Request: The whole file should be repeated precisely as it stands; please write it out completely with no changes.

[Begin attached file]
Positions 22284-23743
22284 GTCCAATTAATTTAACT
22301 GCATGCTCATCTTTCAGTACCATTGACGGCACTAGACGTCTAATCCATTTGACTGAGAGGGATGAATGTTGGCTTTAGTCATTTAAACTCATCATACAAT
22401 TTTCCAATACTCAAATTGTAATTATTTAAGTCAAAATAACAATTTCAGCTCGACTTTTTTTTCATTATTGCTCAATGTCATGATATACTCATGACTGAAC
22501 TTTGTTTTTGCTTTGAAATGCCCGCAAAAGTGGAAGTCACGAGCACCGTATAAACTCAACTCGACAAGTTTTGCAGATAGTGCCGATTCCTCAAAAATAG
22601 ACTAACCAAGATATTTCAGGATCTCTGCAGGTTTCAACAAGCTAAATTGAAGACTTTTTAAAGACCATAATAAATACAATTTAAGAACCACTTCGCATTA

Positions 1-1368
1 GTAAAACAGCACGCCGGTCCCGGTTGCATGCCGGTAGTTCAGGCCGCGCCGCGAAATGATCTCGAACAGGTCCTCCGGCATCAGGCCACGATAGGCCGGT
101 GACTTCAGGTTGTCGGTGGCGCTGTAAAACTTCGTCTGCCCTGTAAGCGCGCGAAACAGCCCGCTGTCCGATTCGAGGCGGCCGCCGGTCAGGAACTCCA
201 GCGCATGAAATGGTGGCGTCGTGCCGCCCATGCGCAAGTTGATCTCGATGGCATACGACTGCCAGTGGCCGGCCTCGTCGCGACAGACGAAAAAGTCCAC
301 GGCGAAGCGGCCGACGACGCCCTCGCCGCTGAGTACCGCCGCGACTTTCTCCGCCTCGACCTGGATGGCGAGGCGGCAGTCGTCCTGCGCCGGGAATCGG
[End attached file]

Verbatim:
Positions 22284-23743
22284 GTCCAATTAATTTAACT
22301 GCATGCTCATCTTTCAGTACCATTGACGGCACTAGACGTCTAATCCATTTGACTGAGAGGGATGAATGTTGGCTTTAGTCATTTAAACTCATCATACAAT
22401 TTTCCAATACTCAAATTGTAATTATTTAAGTCAAAATAACAATTTCAGCTCGACTTTTTTTTCATTATTGCTCAATGTCATGATATACTCATGACTGAAC
22501 TTTGTTTTTGCTTTGAAATGCCCGCAAAAGTGGAAGTCACGAGCACCGTATAAACTCAACTCGACAAGTTTTGCAGATAGTGCCGATTCCTCAAAAATAG
22601 ACTAACCAAGATATTTCAGGATCTCTGCAGGTTTCAACAAGCTAAATTGAAGACTTTTTAAAGACCATAATAAATACAATTTAAGAACCACTTCGCATTA

Positions 1-1368
1 GTAAAACAGCACGCCGGTCCCGGTTGCATGCCGGTAGTTCAGGCCGCGCCGCGAAATGATCTCGAACAGGTCCTCCGGCATCAGGCCACGATAGGCCGGT
101 GACTTCAGGTTGTCGGTGGCGCTGTAAAACTTCGTCTGCCCTGTAAGCGCGCGAAACAGCCCGCTGTCCGATTCGAGGCGGCCGCCGGTCAGGAACTCCA
201 GCGCATGAAATGGTGGCGTCGTGCCGCCCATGCGCAAGTTGATCTCGATGGCATACGACTGCCAGTGGCCGGCCTCGTCGCGACAGACGAAAAAGTCCAC
301 GGCGAAGCGGCCGACGACGCCCTCGCCGCTGAGTACCGCCGCGACTTTCTCCGCCTCGACCTGGATGGCGAGGCGGCAGTCGTCCTGCGCCGGGAATCGG